The cost of cutting hours
Another working hours trial, in Gothenburg, Sweden, involved nurses in a care home being offered the chance to work six-hour shifts instead of eight, on full pay. While the trial resulted in improvements in staff satisfaction, health and patient care, the city had to employ an extra 17 staff, costing £1.4m. Critics of the scheme said the need to pump additional taxpayers’ money into the trial proved that it was not economically sustainable.
Cost is a potential stumbling block to further working hours reductions. A 2019 report from the Centre for Policy Studies (CPS) estimated that the cost to the UK public sector of moving to a four-day week would be £45 billion if attempted immediately, or £17 billion assuming generous productivity gains from shorter hours. The authors argued that such costs would require spending cuts in public services or substantial tax rises.
However, the Autonomy think tank has put the net cost of a 32-hour week at no more than £5.4 billion. Autonomy has also pointed to improvements in job quality for millions of public sector staff, the creation of 500,000 new jobs and reductions in the sector’s carbon footprint as potential benefits of shorter hours.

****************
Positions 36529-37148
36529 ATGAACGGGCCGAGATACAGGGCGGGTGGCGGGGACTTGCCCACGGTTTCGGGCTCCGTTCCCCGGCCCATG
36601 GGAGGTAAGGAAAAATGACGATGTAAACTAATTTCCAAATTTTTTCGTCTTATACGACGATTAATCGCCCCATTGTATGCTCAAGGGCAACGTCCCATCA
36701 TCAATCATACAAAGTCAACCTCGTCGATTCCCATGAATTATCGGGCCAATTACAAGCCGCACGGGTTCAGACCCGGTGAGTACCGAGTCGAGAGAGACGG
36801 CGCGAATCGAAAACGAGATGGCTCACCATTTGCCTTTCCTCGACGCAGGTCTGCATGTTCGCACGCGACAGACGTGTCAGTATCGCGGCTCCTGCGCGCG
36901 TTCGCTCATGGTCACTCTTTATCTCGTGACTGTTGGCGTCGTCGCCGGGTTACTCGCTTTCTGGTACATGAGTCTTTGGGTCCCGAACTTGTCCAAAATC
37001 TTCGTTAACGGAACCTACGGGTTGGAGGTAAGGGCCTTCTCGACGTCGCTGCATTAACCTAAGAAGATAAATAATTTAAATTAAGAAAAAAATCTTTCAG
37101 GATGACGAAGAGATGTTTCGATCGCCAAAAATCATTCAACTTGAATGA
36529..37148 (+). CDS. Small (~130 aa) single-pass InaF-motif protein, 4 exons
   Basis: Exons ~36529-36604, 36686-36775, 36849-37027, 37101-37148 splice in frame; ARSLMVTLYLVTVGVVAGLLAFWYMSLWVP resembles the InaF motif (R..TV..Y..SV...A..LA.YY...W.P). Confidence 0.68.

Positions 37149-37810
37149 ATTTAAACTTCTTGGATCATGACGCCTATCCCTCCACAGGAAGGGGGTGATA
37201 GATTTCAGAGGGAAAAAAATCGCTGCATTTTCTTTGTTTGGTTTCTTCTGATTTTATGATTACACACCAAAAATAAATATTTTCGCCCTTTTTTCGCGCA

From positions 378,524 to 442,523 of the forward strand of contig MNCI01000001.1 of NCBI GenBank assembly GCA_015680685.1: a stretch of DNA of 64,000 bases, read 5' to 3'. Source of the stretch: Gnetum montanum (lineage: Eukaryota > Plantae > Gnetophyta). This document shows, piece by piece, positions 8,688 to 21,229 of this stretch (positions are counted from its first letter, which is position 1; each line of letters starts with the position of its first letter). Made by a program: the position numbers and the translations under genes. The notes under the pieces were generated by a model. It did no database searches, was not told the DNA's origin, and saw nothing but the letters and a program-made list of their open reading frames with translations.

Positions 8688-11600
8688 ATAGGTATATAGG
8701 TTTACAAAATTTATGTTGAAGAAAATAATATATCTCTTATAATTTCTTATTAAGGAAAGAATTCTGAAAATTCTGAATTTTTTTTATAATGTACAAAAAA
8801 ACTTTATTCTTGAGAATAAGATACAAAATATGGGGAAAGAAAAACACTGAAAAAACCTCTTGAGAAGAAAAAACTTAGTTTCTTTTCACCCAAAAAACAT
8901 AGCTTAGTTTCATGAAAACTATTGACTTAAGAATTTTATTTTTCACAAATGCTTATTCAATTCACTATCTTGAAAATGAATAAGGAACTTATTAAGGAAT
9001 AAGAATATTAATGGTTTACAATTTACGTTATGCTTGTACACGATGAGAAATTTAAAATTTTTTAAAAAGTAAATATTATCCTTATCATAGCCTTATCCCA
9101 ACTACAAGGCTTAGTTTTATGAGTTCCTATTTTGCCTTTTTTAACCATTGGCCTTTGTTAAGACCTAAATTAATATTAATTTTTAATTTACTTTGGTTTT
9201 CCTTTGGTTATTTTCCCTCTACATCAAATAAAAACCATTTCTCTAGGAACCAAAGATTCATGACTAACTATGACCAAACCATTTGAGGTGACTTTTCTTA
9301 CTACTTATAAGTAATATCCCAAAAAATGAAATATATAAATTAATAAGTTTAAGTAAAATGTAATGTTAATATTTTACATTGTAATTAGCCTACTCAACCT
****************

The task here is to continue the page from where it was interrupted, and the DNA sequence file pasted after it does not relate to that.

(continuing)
Burnout or rethink?
In October 2020, the 4 Day Week Campaign, Autonomy and Compass published Burnout Britain, looking at the impact of longer working hours. The report noted that over the past three years the length of the working day has increased steadily, resulting in a 49% rise in mental distress reported by employees. Women are experiencing particular pressures, with 43% more likely to have increased their hours during the Covid-19 crisis.
The report warned that beyond the coronavirus pandemic, the UK faces another serious public health emergency:
“…as well as an impending recession and mass unemployment, we are heading into an unprecedented mental health crisis”
The existing evidence suggests there’s a strong case to be made for reductions in working hours. Apart from the potential productivity gains and improvements in the quality of life, there are savings to be made in the costs of treating mental ill health caused by overwork.
Even so, government and employers will require further proof of the tangible benefits of a shorter working week before committing to permanent changes.
Crisis often accelerates change, and the Covid-19 pandemic has injected new urgency into the debate. Remote working, restrictions in the workplace and the threat of mass unemployment have demonstrated the need to reconsider the old rules that only months ago seemed set in stone.
We are still a long way from Keynes’ vision of a 15-hour week. But 2020 has shown that shining a light on previously unthinkable alternatives to our current ways of working is not only possible, but essential.
Further reading: more on working conditions from The Knowledge Exchange blog:
- The three keys to successful home working
- Beneath the headlines: record high employment rate, but what’s more important – quantity or quality?
- Diversity and inclusion in the workplace: more than just demographics